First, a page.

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Story Field Conference Report - Outcomes

Page history last edited by PBworks 12 years, 4 months ago

 

Outcomes

Conference Participant Impact, Activity and Collaborations

 

At the time of this report, 2 months after the conference, there is a remarkable aliveness following this gathering.  Rather than a five-day meeting that just comes to an end, what we find appears to be a substantive beginning to ongoing engagement.  Many attendees continue to meet in small groups, contribute to the post-conference wiki, and pursue passions that sprouted or found their roots during the gathering.

 

Some specifics can be found by visiting: http://storyfieldteam.pbwiki.com

 

The most visible cluster of activities is supporting the formation of a project dubbed “Telavision” that invites people to create their vision for the world and share it through special online videos.  This project is based on the fact that something wonderful happens when someone commits to a vision for the future of our planet and its people, and tells the world about it.  The sample videos we saw as stimulants for this project had such a profound impact on us that some of us began to wonder what would happen if hundreds or thousands of people made and shared these videos.  The idea appealed to many attendees, and some decided to see if they could make it happen…

 

A number of people also were excited about working with youth, including

  • the Gen-Up (Generation Waking Up)  initiative
  • creating new college curricula and other developments in education
  • developing rites of passage and
  • intergenerational work.

 

One of the most common and notable responses to the conference was how powerfully it affected the participants' perspective on their lives and work:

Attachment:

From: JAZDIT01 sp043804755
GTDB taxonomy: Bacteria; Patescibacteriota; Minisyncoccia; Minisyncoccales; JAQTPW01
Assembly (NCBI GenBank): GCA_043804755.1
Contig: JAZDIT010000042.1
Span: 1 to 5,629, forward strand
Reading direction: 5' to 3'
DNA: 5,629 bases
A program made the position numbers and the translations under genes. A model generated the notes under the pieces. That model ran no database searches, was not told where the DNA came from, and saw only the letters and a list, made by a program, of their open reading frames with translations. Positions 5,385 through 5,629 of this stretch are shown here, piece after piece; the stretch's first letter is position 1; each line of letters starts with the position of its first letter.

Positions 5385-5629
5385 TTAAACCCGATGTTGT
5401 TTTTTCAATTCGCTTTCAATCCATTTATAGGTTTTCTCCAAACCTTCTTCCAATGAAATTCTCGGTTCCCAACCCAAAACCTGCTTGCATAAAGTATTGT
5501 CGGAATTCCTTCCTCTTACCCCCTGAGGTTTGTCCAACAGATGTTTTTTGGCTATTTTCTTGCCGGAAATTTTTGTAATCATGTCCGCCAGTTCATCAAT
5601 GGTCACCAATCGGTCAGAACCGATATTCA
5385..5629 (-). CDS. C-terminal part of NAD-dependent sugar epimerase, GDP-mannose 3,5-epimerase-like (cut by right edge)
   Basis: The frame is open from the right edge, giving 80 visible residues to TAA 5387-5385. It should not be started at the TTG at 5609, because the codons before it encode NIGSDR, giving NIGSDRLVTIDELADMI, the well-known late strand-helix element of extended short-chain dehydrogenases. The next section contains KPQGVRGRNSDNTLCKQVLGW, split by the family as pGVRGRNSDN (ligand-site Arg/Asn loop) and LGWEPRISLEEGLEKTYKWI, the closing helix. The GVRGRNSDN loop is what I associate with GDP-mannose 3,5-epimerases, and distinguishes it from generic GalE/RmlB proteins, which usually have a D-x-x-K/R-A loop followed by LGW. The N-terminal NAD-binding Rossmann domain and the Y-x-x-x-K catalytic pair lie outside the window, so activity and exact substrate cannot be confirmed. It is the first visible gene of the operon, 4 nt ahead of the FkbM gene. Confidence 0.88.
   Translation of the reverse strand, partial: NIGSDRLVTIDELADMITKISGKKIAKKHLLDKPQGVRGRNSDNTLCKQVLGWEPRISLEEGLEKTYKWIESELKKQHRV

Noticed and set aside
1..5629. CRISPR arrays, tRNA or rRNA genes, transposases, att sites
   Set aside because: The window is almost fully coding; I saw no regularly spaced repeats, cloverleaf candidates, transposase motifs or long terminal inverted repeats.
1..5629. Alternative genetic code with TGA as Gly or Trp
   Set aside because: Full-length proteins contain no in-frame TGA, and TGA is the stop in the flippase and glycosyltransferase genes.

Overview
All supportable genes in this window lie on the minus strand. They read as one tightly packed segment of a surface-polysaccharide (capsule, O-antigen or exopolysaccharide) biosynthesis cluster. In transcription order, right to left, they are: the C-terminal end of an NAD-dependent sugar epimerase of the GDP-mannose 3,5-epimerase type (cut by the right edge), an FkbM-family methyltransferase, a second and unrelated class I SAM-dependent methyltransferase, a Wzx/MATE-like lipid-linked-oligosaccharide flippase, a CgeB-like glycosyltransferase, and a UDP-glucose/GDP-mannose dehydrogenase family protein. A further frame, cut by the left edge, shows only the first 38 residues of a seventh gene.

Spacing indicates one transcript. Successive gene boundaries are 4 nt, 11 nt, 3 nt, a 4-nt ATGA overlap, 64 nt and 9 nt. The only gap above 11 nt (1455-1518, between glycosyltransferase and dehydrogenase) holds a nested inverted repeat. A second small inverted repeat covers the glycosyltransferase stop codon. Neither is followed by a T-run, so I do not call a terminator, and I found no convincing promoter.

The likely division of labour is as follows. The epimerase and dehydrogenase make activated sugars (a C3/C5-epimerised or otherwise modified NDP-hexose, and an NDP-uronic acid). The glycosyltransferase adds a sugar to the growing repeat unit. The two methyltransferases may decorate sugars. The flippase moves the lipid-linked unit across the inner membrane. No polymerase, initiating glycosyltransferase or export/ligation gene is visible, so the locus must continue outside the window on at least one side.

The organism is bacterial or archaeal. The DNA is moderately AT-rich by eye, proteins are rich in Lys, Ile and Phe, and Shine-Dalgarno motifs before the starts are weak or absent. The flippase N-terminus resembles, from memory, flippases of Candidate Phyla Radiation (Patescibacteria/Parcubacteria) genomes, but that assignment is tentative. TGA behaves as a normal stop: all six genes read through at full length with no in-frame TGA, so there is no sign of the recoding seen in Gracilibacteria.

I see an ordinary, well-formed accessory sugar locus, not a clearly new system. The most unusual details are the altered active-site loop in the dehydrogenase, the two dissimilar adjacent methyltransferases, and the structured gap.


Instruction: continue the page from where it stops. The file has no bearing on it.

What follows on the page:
·        A remarkable number of people said, “I now have the courage to act on my convictions”; “I know that I am not alone; I have allies”.

·        Others said, "This gathering changed my life."

·        Still others said, "I now know what to call the work I do – it is story field work."

 

A large number of attendees said they grew or learned more about themselves through the conference and felt empowered to pursue their personal mission or projects -- books, plays, service work, research, blogs, etc. -- with more power, confidence, focus, and aliveness -- or to move their work on to its next stage.  About a half-dozen said they wanted to help advance the work of other inspiring attendees they'd met, like meta-storytellers Michael Dowd and David Korten, filmmaker Shalini Kantayya, and poet Vanessa German.  A number of them even said they felt called to be in service to anyone or to the whole story field network or enterprise, in whatever ways would be most helpful.

 

A vivid example of emergent support began at one Wednesday session when a participant mentioned that $1000 was needed to complete a project she was involved in -- building a home for a Waldorf kindergarten teacher at Pine Ridge reservation in South Dakota.  Her fellow session participants spread the word among conference attendees. By Friday morning $1,375 had appeared in our midst to realize this dream.

 

In general, attendees expressed much interest in maintaining ongoing connection, friendships, and conversations, or in working with and learning from each other.  Most significantly, a core team and many supporters volunteered to help organize the next national story field conference in 2008.  However, it seems some participants don't want to wait that long to get together again.  People from a number of locations -- Hawai'i, DC, the Northwest/Seattle/ Bellingham, New York, Kentucky, New England, and Colorado -- are planning get-togethers or story field conferences in their own local areas in the near future.

 

How did attendees rate the conference in general? 

On the final conference evaluation questionnaire, most participants answered this question: "On a scale of 1 (unsatisfactory) to 10 (mind and heart blowing), how would you rate this conference?"  43% of respondents rated it at 10 or even off-the-scale higher.  63% rated it a 9 or more.  72% rated it at 8 or higher.  Responses from the 54 evaluation respondents were as follows:

 

Participants' post-conference thoughts and activities are posted on the conference wiki: http://storyfieldteam.pbwiki.com/

 

As hosts, we find ourselves moved by the power that so many people experienced at this conference, and hope to help make subsequent gatherings even more profound and effective.

 

 

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